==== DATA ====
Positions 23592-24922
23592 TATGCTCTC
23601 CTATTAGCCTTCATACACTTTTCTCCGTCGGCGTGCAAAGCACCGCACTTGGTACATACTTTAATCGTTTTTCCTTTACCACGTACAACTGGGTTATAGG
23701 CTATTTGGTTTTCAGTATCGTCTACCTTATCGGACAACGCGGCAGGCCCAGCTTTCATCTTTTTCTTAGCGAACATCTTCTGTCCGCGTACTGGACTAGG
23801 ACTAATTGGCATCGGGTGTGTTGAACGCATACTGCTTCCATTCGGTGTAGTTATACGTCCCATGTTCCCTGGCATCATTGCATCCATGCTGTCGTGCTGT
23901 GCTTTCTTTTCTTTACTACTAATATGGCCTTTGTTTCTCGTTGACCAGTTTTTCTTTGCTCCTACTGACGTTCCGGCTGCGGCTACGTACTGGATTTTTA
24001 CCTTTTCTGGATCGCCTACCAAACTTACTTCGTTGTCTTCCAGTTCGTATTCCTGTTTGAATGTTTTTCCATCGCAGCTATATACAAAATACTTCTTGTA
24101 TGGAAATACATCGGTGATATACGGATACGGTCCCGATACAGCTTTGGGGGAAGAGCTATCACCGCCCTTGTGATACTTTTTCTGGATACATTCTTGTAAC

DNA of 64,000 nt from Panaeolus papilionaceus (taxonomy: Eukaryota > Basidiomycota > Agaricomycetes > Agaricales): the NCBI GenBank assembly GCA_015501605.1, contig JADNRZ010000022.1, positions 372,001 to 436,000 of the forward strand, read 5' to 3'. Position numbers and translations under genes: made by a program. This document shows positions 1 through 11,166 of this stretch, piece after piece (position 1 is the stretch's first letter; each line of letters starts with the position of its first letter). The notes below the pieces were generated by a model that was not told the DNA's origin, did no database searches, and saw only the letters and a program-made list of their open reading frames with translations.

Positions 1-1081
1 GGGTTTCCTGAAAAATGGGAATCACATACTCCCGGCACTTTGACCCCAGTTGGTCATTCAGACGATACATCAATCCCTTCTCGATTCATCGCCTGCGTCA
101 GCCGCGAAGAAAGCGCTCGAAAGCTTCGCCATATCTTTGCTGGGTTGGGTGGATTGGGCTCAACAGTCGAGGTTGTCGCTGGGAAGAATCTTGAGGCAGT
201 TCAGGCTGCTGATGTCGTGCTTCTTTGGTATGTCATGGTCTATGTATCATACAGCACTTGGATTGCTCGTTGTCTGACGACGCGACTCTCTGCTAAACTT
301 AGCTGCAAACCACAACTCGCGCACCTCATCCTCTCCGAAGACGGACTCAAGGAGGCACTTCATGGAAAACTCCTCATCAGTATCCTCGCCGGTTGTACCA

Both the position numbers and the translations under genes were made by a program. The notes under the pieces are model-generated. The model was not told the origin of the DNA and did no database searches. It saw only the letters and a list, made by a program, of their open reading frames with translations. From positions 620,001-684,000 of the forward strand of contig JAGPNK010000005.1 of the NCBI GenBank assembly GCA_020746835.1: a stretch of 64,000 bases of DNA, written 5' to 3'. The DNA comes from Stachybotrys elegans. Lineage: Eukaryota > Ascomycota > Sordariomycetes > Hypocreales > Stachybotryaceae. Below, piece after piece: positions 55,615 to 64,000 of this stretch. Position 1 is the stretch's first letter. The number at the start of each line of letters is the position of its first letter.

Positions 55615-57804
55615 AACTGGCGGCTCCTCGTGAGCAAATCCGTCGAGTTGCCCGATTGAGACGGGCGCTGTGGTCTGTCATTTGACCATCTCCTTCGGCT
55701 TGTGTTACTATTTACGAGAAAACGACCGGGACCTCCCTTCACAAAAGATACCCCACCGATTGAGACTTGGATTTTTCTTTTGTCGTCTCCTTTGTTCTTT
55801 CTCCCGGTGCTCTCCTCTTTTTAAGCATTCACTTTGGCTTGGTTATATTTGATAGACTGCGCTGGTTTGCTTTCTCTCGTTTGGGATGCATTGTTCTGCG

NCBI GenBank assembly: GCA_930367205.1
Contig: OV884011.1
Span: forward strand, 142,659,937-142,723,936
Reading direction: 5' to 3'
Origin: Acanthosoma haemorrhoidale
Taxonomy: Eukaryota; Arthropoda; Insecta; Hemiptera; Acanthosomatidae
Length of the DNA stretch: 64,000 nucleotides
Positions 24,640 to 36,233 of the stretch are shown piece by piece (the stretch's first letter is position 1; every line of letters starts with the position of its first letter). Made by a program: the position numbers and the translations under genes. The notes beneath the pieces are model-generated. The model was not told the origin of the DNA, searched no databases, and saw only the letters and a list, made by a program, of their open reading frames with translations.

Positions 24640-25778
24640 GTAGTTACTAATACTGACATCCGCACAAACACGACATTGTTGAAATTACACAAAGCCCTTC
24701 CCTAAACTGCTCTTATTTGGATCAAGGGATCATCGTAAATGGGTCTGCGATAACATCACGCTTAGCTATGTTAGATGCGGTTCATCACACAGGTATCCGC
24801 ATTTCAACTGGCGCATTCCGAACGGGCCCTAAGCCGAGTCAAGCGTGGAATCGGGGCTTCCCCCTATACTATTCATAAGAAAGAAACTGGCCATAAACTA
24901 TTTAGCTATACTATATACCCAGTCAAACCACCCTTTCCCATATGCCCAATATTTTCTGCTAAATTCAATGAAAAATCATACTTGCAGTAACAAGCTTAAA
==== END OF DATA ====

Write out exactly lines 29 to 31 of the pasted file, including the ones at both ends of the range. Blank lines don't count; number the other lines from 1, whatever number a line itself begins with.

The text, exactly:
24640 GTAGTTACTAATACTGACATCCGCACAAACACGACATTGTTGAAATTACACAAAGCCCTTC
24701 CCTAAACTGCTCTTATTTGGATCAAGGGATCATCGTAAATGGGTCTGCGATAACATCACGCTTAGCTATGTTAGATGCGGTTCATCACACAGGTATCCGC
24801 ATTTCAACTGGCGCATTCCGAACGGGCCCTAAGCCGAGTCAAGCGTGGAATCGGGGCTTCCCCCTATACTATTCATAAGAAAGAAACTGGCCATAAACTA